Some of the toughest questions about raising girls are about body image. The response to Parenting Girls Through Diet Season with body image expert and author Julia V. Taylor was clear – you want more!
Recently, both of my younger brothers have married women with substantial amounts of plastic surgery. Both have had their breasts seriously augmented, both have had nose jobs, and while both have used facial and lip fillers, one’s lips are unusually large. I live in an area of the country (far from my brothers) where visible plastic surgery isn’t especially common, and I’m at a loss as to how to speak with my daughters about it, not least because I wouldn’t consider it for myself. I also feel like a hypocrite: while I draw the line at surgery, I wear contacts and makeup. Why is my line of reasonable better than their line of reasonable? And both women are kind and loving to my daughters.
I would be horrified if one of my daughters wanted to change her body so substantially, and I know that horror comes through when we talk about their aunts’ appearances. I’m not even sure if the girls understand that their aunts had to make long-term, often surgical, changes to their bodies to look the way they do. Do I tell them this? Do I wait until puberty or until they begin saying things like “I wonder if my boobs will get as big as my Aunt’s?” (Answer: NO.) I have no idea how to even begin with this.
The cosmetic surgery industry sends an absurd and impossible double standard to women and girls. Girls are pressured to look older and women are pressured to look younger. We teach children to love and appreciate their bodies, as is, yet cosmetic alterations are wildly marketed as a “should” to adults, and a viable option for privileged teens. When celebrities your daughters admire undergo cosmetic procedures, it’s “news”, and they are either commended, shamed, or both. These messages are confusing, at best.
This afternoon, I heard a radio ad for laser hair removal (because, you know, summer is almost here) and another for varicose veins. Not because varicose veins hurt or could pose a health risk, but because they are “unsightly.” Then, while scrolling through Twitter, I read a celebrity had a non-surgical procedure and the “results are amazing!” It’s completely inescapable. My point is this: your daughters are already receiving these messages.
You mention the “line” between wearing contacts and makeup. There are many lines and arguments for and against body alterations and enhancements of any sort. But this isn’t really about the line; it’s about self-acceptance, being a body positive role model, and family values. Can you go a day without your contacts and wear your glasses without feeling poorly about yourself? I hope so. Can you do the same with makeup? I hope so. You don’t “need” them to feel confident. I worry deeply about women and girls who won’t leave the house without makeup on.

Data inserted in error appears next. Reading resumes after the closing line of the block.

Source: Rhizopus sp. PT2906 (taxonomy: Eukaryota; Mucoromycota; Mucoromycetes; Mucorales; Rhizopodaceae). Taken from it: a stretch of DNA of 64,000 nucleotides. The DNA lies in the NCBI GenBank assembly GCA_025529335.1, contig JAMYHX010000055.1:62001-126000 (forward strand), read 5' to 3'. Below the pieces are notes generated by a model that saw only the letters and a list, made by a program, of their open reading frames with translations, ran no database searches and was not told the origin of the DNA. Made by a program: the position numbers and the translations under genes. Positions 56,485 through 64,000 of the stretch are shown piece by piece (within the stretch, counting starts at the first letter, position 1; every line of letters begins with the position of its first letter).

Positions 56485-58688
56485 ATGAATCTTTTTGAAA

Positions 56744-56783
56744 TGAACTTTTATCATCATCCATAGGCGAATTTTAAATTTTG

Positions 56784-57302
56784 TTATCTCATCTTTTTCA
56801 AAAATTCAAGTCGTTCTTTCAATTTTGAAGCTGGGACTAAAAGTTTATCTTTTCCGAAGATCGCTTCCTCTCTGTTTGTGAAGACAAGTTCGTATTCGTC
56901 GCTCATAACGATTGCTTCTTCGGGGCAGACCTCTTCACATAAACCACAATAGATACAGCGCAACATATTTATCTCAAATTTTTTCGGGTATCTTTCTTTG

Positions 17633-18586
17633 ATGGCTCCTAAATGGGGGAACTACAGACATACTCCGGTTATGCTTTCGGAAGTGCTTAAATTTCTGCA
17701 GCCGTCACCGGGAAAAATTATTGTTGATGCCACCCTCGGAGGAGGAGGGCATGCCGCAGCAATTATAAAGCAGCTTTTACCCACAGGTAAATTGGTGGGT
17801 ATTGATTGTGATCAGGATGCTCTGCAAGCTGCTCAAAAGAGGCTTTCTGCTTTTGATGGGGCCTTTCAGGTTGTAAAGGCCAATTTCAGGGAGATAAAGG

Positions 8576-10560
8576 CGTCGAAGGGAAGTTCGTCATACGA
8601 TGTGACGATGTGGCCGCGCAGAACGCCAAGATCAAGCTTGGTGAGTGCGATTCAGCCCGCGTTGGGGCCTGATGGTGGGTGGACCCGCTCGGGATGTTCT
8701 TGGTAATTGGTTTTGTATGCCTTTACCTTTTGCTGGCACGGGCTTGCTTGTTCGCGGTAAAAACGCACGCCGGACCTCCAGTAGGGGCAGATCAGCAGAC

In regard to talking to your daughters about their aunts, I’m all about age-appropriate honesty. You used the word “horror” – what if you accepted their aunts for who they are and speak to your daughters honestly when/if the subject comes up? Perhaps focus on the lovely things they do for your daughters, not what they look like? If you’re “horrified” or make comments, roll your eyes, sigh, or discuss your disapproval later at the dinner table, think about the message it sends to your girls. If they ask questions, perhaps say, “Aunt Jodi made a choice to have a surgical procedure” and let it go from there. Ask your daughter/s how they feel about it. You can communicate your values in a way that sends a healthy message. For example, “I wouldn’t choose to do that because I am happy with my body.”
Finally, our society is beautifully diverse, but that diversity is unfortunately absent from most mainstream media. When you are out and about, help your daughters notice the diversity in people’s sizes and shapes and colors. Our world would be incredibly boring if everyone looked alike, and I think it’s healthy to point that out to children once and awhile. As you know, this really isn’t about looks; it’s about how you feel about your looks. Apples and oranges, but still fruit. Self-love and appreciation comes from within.
Author and confidence expert, Jess Weiner, recently posted the image below on social media. It’s completely true.
Julia V. Taylor is a school counselor and Ph.D. Candidate at Virginia Commonwealth University in Richmond, VA. She is author of The Body Image Workbook for Teens, The Bullying Workbook for Teens, Salvaging Sisterhood, G.I.R.L.S: Group Counseling Activities for Enhancing Social and Emotional Development, and a children’s book, Perfectly You. She can be reached at www.juliavtaylor.com
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